Wednesday, April 29, 2020

Isolated by the Computer - delays in answering emails, etc.

Self-isolating from the virus is one thing - but within hours of posting my last message here I found myself being isolated from my genealogy activities on the web.  I had two computers on the go - the old one which I use for all Geneological and local history activities, and a newer (but my no means new) laptop. Soon after posting the last message the home network started to fall apart and the problem was the old computer - which still works off-line - but is causing problems if it was connected to the router,  OK I can still update the website offline but I can't (at the moment) update the online copy.

In addition I found I couldn't access the email from the laptop - except that after about a week it started to misbehave and when I typed my password all I got was a blank screen ... leaving me with no working computer. A friendly computer engineer has now downloaded the hard disc and may be able to get it running intermittently - but it is unlikely to be reliable in the long term.

Clearly being self-isolated as an at risk OAP - and at the same time being denied access to a computer would be hellish - except that I could get a bit of time on my wife's computer - except that for many accounts I found I no longer knew the passwords!   However my son, whose family usually has the latest models, has kindly given my wife and iPhone and an iPad - while I have decided get myself an iMac - and am now busy learning a new system, transferring files across, etc.

For the rest of the self-isolation time (however long it proves to be for geriatrics like myself) I will be mainly working on preparing some old project records for Archive at Cambridge University - but I will also tidy up the Genealogy web site in the hope that I will later be able to update it - or at least deposit a copy of the updated version at HALS.  When I regain access to my email at I will reply to any relevant messages,

Tuesday, March 17, 2020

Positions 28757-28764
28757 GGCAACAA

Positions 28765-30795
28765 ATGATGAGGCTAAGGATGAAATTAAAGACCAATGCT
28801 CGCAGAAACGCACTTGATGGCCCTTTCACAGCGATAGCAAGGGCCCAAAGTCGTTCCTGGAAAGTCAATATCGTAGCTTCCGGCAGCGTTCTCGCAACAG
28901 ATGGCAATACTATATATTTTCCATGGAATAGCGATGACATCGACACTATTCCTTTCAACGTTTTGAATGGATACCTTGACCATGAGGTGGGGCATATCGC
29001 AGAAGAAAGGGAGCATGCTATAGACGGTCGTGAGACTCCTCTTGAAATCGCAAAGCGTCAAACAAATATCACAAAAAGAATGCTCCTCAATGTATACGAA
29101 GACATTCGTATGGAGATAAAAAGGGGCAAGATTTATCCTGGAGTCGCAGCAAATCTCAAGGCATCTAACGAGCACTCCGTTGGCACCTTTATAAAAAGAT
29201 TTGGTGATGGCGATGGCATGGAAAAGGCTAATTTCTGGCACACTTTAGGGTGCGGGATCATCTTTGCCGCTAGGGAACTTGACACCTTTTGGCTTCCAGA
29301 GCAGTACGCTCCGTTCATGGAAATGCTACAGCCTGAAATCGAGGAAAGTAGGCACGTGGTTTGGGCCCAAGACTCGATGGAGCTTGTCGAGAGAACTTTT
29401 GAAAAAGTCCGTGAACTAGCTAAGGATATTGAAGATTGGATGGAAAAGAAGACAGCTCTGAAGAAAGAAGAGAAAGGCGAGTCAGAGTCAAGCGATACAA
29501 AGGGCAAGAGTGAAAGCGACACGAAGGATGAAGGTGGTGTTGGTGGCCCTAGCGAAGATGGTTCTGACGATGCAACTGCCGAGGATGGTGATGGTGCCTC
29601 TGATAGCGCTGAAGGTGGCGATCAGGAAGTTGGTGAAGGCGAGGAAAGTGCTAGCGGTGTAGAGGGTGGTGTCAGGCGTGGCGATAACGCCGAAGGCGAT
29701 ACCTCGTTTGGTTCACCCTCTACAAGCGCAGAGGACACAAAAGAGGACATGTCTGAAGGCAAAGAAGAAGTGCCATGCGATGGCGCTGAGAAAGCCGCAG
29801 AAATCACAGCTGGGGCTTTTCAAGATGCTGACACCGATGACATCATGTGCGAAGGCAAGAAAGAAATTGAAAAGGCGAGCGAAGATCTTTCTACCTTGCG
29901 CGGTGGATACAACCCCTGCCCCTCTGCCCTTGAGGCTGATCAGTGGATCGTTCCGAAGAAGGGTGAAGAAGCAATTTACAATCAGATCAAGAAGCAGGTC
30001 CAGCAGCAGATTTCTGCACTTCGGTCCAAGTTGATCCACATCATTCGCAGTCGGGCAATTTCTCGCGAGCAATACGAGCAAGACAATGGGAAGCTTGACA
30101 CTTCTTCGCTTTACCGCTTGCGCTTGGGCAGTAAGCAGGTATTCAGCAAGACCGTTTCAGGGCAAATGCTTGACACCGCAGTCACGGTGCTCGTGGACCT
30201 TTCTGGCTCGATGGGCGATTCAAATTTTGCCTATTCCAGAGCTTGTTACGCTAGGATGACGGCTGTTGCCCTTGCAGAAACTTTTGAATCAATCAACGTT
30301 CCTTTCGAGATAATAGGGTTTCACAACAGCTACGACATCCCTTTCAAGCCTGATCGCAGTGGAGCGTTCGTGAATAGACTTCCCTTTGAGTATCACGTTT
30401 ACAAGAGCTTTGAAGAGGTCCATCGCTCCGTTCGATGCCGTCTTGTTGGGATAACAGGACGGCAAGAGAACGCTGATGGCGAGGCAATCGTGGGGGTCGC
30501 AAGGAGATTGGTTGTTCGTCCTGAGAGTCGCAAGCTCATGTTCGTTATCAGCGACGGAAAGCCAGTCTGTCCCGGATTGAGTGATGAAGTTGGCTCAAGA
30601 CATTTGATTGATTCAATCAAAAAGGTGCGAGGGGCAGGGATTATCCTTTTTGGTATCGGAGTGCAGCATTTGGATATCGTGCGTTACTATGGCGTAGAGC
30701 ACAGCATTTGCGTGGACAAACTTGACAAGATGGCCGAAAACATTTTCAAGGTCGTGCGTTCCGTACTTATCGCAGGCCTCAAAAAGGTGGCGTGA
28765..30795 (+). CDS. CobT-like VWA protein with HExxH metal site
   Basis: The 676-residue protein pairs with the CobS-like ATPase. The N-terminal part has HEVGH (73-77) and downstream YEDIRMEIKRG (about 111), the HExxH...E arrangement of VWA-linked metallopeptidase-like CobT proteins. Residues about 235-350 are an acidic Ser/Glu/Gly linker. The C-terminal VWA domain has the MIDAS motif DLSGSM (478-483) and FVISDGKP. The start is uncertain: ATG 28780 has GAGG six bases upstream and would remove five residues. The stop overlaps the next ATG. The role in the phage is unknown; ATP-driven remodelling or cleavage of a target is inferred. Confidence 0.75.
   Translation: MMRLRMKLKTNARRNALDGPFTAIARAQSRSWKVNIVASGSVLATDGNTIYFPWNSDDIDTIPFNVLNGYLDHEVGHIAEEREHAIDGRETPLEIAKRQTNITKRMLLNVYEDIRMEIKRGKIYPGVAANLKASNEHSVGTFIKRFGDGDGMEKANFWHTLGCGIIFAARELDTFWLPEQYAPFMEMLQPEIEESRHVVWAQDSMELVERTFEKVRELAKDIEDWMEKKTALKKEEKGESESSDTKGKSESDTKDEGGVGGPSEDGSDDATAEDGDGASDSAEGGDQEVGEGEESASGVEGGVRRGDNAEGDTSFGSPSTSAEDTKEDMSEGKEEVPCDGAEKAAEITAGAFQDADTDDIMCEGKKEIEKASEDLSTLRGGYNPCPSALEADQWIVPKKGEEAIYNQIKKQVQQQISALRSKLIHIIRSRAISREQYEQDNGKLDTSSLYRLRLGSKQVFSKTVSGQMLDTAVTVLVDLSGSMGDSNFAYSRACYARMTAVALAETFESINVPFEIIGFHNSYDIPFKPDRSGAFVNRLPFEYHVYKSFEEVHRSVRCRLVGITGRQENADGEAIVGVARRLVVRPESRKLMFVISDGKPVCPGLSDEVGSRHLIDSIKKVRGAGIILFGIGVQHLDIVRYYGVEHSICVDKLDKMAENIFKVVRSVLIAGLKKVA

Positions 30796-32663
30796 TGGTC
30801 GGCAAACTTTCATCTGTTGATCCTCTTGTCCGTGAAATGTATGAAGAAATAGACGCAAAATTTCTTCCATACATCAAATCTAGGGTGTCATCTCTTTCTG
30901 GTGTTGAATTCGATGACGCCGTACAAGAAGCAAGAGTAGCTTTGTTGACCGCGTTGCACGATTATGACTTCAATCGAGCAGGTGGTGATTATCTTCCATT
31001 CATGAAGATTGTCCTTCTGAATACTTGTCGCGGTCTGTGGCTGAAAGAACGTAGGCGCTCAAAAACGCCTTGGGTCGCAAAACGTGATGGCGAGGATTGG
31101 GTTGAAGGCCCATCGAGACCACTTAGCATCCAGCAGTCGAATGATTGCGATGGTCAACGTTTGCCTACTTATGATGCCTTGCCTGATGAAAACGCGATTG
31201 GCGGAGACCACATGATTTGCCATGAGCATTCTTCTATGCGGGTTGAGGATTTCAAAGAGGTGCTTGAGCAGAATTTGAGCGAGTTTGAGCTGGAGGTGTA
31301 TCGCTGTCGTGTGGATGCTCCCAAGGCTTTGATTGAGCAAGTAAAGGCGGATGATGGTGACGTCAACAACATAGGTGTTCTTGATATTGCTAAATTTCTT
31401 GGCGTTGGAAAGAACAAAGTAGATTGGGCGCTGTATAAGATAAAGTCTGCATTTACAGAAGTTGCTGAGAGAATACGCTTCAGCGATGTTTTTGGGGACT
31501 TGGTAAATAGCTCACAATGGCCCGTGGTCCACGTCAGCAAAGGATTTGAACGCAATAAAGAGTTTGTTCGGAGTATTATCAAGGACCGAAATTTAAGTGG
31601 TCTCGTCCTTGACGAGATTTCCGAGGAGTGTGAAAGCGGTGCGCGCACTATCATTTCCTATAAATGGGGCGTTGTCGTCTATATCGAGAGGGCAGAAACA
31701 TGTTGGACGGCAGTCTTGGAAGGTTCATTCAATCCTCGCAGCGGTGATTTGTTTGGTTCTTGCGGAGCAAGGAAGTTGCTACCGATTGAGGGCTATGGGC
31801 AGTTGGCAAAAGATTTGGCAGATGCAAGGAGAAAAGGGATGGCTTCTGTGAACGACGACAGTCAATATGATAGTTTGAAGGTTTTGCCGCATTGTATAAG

Don't be a prisoner in your own house? Why not do some more local and family history research

I may be 82 in a few days time and suffer from asthma (fortunately only mildly) but I have no intention of being bored over the coming months. I want to be sure my mind remains active - and you may find historical research is a good way of avoiding watching the news on TV.

Published by the Crown Publishing Co., St Albans, in 1909
I admit I have rather neglected my "Genealogy in Hertfordshire" web site over the last year and the current crisis gives me time to add updates based on pictures and documents in my office that has not yet made it online and which should be in the final archive. These will definitely include more information of Bernards Heath, St Albans, and information on the early marketing of "Lawes Patent Fertilizer" (developed at Harpenden about 180 years ago). I may add details of books that, until now, had not been reviewed and add more higher resolution pictures of Hertfordshire post cards. To lighten the blog I will also regularly include comic post cards linked to the Crown Publishing Company of St Albans.

In addition you can help by visiting my web site and providing information about existing pages which would add value to the web site to the surviving generations of family and local history researchers. 

Two such updates are already in the pipeline - both relating to different Watford Photographers. Trevor has found the missing 1891 census return for Colville Dyke and as I result I have been able to provide detailed information as to what he was doing in Sittingbourne. Darren has provided some early views by Fred Downer and as a result I will be updating the information on Sopwell Priory, St Albans. If you can make similar contributions they will be gratefully received. In fact when I post further messages on this blog I will suggest where there a holes that need filling which you might like to explore.

All significant updates to the web site will be reported on this blog.

Monday, January 27, 2020

January Updates

Many pages have been updated (heading has a blue background) and new cards, or higher resolution images have been added. The more important changes have been described on Latest Updates - and include the following interesting cards:

Donald McGill was one of the most significant post card artists at the time covered by this study, and I have created a page giving examples of his work for various publishers.

This card, shows a mother with a pram, has no signature or publisher but is in "Series 3097" along with other cards that are very probably by "F S."

This card was published by Vertigen and shows an aeroplane flying over the sea. It was posted in October 1910, a year after Louis Bleriot had flown across the English Channel

This card, by Dauber. replaces an earlier version where the image was partly obscured by a printed Christmas message